Writer’s note: The second paragraph of this article (just below the first image) contains a basic outline of the film’s premise. There are no spoilers that weren’t already inferred in the film’s own trailer. However, if you want to completely avoid potential spoilers, skip over the second paragraph.
James Bond is without a doubt the most influential spy series, setting the standard for genre tropes like gadgets, one-liners, femme fatales, dastardly villains and doomsday plots. However, Bond and the 007 series is also the perfect crash course in seeing what was popular at the movies. Pick any Bond film from any point in its nearly 60 year run, and you will see the franchise putting its spin on a contemporary trend. After Star Wars (1977) hit the big screens, Bond went to space in Moonraker (1979). When spy films (and Bond in particular) were being spoofed in Austin Powers (1997), Bond wanted to be in on the joke with The World’s Not Enough (1999) and Die Another Day (2002). Casino Royale (2006), the brilliant introduction to the Daniel Craig era, took inspiration from the gritty Bourne Trilogy (2002 – 2007), with the reboot format of Batman Begins (2005) thrown in for good measure. No Time To Die (2021), is less a representation of the modern film industry, but more of an encapsulation of Craig’s run.
Following the events of Spectre (2015), Bond has retired his license to kill, opting to live a peaceful life with Dr.Madeleine Swan (Léa Seydoux). Sadly, violence doesn’t take long to catch up to Bond, as he is cornered by what’s left of Spectre and is seemingly betrayed by Madeleine. Five years go by before Bond comes up for air, as he’s brought back into the fold by his CIA mirror and long time friend, Felix Leiter (Jeffrey Wright). This latest mission involves the kidnapping of a highly classified MI6 scientist, who has engineered a deadly virus which uses nano-machines to kill specific targets en masse. Meanwhile, a mysterious individual named Lyutsifer Safin (Rami Malek) is pulling strings from behind the scenes, intent on getting revenge for wrongdoing done to him by Spectre.
Right off the bat, it must be said that No Time To Die has a headache inducing runtime. This is notable due to the fact that Bond films generally clock in at around two hours long, but this one pushes it to nearly three. Given how fast paced and uncomplicated 007 adventures tend to be, it can be quite a shock to realise you’ll be sitting in the theatre for what feels like half a work day. As the twists, turns, double-crosses and shoots-outs pile up, you will be feeling the length. However, the challenging runtime feels necessary, as there’s a relatively clever and complex plot to unravel, as well as plenty of character relationships and arcs to flesh out. If the Craig era has given us anything, it’s a Bond who truly deserves the time and attention to let his deeper thoughts, feelings and emotions room to breathe.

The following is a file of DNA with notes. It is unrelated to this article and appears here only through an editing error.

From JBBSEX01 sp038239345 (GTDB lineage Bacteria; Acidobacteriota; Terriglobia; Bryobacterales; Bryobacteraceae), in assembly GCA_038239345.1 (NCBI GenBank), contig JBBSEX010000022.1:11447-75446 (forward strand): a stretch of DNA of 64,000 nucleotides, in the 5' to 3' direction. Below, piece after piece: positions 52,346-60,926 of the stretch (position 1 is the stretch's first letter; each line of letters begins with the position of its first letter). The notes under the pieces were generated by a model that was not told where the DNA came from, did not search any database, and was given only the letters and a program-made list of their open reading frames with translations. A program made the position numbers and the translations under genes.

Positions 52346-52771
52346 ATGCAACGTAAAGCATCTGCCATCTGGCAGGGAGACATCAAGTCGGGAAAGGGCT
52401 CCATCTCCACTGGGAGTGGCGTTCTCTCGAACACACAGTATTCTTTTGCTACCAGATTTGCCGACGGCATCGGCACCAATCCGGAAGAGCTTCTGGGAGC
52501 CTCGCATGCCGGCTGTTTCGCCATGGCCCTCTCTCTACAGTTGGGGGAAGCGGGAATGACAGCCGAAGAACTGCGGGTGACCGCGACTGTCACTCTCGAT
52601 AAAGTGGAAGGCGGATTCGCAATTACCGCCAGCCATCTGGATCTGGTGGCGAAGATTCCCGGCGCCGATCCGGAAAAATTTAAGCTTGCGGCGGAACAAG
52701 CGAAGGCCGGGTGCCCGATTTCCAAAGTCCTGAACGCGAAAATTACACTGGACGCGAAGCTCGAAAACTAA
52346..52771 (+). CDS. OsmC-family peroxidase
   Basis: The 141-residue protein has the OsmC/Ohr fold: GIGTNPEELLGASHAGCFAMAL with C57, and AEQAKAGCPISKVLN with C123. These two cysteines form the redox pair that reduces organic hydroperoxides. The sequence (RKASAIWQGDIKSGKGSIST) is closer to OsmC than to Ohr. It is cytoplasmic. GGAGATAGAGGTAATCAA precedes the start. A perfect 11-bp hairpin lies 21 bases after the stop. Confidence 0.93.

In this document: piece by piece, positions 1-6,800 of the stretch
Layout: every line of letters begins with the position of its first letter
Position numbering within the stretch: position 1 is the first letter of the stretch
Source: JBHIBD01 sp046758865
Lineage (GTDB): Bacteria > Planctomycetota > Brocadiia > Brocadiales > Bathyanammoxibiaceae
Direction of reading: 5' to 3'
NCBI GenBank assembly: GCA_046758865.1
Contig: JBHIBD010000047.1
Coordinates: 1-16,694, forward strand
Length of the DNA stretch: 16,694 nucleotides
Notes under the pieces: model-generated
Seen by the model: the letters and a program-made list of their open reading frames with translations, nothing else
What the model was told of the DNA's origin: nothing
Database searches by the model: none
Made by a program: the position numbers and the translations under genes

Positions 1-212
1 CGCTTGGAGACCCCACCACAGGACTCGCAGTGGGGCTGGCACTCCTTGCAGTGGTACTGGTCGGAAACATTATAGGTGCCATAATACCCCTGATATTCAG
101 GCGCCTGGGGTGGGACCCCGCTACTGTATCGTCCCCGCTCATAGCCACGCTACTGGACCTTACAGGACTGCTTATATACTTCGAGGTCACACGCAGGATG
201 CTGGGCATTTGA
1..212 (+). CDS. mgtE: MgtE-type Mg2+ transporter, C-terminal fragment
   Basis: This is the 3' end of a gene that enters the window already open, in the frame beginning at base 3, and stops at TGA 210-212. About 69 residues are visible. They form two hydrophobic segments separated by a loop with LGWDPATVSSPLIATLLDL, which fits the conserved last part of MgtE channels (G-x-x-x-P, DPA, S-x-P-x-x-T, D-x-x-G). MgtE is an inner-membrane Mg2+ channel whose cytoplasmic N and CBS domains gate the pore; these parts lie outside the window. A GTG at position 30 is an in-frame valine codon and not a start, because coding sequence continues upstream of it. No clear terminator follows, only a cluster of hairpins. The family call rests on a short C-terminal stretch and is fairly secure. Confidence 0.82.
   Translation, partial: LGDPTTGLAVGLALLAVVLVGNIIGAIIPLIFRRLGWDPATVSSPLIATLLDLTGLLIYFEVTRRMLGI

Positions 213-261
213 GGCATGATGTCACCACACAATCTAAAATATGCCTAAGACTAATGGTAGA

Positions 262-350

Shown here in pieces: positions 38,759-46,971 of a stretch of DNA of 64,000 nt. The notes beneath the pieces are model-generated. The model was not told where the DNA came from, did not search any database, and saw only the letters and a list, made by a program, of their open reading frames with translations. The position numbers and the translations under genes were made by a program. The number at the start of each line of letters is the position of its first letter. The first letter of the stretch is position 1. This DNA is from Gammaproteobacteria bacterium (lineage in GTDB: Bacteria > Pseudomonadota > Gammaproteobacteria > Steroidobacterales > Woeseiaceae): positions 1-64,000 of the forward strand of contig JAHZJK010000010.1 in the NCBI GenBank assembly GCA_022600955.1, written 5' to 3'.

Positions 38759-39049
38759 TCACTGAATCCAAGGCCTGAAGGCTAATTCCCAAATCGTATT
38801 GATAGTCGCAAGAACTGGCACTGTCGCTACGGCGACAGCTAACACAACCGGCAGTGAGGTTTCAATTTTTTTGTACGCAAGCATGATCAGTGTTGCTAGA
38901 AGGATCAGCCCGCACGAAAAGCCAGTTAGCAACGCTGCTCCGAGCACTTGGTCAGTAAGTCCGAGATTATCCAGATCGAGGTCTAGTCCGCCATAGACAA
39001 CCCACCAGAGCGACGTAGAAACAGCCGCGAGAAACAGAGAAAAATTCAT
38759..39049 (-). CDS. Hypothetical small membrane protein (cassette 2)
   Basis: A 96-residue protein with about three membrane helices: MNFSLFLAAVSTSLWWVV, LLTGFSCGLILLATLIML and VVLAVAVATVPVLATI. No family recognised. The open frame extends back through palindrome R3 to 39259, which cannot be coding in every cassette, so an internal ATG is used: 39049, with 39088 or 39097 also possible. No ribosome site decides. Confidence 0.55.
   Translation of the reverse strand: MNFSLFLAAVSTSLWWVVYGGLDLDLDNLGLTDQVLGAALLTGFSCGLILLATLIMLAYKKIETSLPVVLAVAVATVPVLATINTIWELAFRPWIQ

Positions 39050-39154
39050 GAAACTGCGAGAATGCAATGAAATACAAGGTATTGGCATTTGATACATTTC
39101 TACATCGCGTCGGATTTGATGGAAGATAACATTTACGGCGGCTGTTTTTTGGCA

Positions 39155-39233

On that note, No Time To Die successfully manages to take all the thematic points from Craig’s previous Bond films and cleanly compresses them into a singular narrative arc. The Craig series has struggled to find it’s footing as an ongoing tale, yet Director Cary Joji Fukunaga and screenwriters Phoebe Waller-Bridge, Neal Purvis and Robert Wade have found cohesion amongst the madness. They’ve truly understood the fact that this Bond is a man who only wanted to be happy, but is stuck in a world that will only allow him to be a trained mercenary. Bond has always been ‘the right man for the job’ so to speak, but No Time To Die finally makes him the man that’ll do the heroic thing even if it means putting his life on the line (whether he’s paid or not). This is the thematic backbone of the film and fuels its (surprisingly) emotional moments.